Tuesday, September 1, 2009


The first order of business today is to persuade y'all to tune in to PBS Sept. 1, 2009 at 10pm for the broadcast premiere of "Ella es el matador," a beautiful doc about female bullfighters in Spain. The recipient of the Tribeca Film Festival All Access Promise Award and supported by Latino Public Broadcasting, POV, and Women Make Films, the film was directed by first-time helmers Gemma Cubero del Barrio and Celeste Carrasco, who hail from Spain. The film had its World Premiere just last Friday at the Roxie in San Francisco, so this is a rare opportunity to see a doc hot-off-the-presses, sort of speak.

Here's Michael Tully's review on Hammer to Nail.

Next up is Lisandro Alonso's "Liverpool," which opens Wednesday, Sept. 2nd at the Anthology Film Archives in NY. Alonso's films are rarely shown stateside and reviews like this probably won't win him any fans outside of the Cannes' selection committee (all 4 of his films have been invited to screen at the fest, though never in the main competition). Nevertheless, "Liverpool" was voted “Best Film of 2008” by Cinema Scope and made the Indiwire list of best undistributed films of 2008.

Here's a second opinion from The Rumpus, who gave the film high marks and interviewed Alonso at the Rotterdam Film Festival back in February.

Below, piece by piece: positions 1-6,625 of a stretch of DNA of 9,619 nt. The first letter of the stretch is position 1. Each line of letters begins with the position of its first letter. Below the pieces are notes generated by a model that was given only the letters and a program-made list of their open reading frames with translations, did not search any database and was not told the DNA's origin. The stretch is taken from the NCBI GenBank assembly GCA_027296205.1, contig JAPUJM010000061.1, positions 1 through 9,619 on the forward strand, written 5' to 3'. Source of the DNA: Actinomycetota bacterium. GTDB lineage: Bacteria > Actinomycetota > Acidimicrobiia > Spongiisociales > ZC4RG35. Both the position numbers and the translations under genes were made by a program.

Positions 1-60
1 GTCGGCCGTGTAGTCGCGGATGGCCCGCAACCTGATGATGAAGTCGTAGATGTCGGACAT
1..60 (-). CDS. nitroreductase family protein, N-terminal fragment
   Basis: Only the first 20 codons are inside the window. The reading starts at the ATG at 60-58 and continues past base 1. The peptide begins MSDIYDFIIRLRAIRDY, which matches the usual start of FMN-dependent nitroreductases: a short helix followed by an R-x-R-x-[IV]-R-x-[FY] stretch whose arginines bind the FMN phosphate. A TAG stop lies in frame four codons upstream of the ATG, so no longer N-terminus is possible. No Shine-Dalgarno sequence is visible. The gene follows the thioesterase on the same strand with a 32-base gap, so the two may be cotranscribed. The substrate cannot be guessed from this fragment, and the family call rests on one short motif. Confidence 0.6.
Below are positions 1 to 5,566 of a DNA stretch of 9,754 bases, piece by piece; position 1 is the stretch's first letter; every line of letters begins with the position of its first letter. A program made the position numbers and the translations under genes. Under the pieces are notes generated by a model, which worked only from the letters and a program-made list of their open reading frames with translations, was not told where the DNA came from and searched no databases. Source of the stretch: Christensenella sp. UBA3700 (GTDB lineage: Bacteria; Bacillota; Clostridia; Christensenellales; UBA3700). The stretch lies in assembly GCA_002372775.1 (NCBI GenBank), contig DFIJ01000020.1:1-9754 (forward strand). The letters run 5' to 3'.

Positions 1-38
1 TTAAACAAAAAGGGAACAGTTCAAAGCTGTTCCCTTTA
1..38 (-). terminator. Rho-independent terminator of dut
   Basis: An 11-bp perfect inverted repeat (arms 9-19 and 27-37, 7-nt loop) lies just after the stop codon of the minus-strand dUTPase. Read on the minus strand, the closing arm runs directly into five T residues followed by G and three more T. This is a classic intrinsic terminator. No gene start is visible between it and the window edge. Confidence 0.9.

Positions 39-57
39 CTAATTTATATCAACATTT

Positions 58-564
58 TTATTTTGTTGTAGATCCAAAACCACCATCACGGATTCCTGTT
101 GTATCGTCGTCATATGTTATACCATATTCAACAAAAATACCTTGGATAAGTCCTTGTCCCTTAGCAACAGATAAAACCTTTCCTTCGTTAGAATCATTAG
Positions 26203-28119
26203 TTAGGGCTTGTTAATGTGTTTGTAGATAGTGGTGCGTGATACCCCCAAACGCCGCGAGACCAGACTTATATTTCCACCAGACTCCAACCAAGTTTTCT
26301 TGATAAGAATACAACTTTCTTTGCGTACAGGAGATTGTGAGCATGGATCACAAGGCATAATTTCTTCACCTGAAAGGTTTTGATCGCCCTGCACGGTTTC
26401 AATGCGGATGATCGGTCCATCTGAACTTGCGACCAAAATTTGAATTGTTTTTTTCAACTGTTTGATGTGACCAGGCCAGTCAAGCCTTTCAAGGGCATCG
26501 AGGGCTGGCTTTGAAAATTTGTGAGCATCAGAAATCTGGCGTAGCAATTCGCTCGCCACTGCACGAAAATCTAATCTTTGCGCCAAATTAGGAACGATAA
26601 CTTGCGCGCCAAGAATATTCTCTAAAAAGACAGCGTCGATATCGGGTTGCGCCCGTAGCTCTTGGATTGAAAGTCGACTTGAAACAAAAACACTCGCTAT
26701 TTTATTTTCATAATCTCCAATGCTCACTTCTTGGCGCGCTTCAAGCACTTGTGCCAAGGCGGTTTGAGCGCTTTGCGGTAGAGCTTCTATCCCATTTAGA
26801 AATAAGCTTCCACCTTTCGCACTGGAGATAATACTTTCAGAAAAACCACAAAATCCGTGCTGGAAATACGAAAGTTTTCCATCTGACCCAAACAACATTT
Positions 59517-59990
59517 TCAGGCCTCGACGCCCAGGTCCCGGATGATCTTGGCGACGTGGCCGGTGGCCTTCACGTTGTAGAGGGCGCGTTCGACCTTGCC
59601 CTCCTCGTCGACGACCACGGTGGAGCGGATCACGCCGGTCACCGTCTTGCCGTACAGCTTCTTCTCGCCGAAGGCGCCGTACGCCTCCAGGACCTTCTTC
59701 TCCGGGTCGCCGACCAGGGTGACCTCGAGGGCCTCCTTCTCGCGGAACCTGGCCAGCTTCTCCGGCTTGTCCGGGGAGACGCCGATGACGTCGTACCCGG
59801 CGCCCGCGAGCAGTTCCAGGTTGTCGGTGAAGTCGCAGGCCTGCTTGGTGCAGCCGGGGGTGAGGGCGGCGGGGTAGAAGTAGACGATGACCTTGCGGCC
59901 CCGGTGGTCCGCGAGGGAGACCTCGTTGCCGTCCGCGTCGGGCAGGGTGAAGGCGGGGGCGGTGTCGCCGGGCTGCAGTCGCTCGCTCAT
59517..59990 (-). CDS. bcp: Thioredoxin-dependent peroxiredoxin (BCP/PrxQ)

IFC is releasing Alex de los Santos' New Directors/New Films entry "Unmade Beds" on Friday, September 4th at the IFC Center in NY. The film has received great notices on its recent fest run (Variety calls de los Santos a filmmaker with "an assured voice") and reportedly builds upon the promise of the director's first outing, the celebrated "Glue." The story concerns Axl and Vera, two twentysomethings adrift in London who keep missing each other while one searches for his father and the other heals from a wounded heart. Much has also been written about the film's cool soundtrack. If you were underwhelmed by "(500) Days of Summer" (as I was), perhaps this is your ticket.

Read the Variety review; a mixed review on Indiewire; or an interview with Alex de los Santos at Filmmaker Magazine.

Finally, Joe Berlinger's "Crude" opens Wednesday, September 9th, also at the IFC (followed by a national rollout). The man behind some of the most seminal docs in history - "Brother's Keeper," "Paradise Lost," "Metallica: Some Kind of Monster" - Berlinger now turns his attention to a landmark legal case involving Chevron and 30,000 indigenous inhabitants of the Amazon (plaintiffs), who claim the oil company systematically contaminated an area the size of Rhode Island for more than 3 decades. Check out the official website and watch out for my review later this week.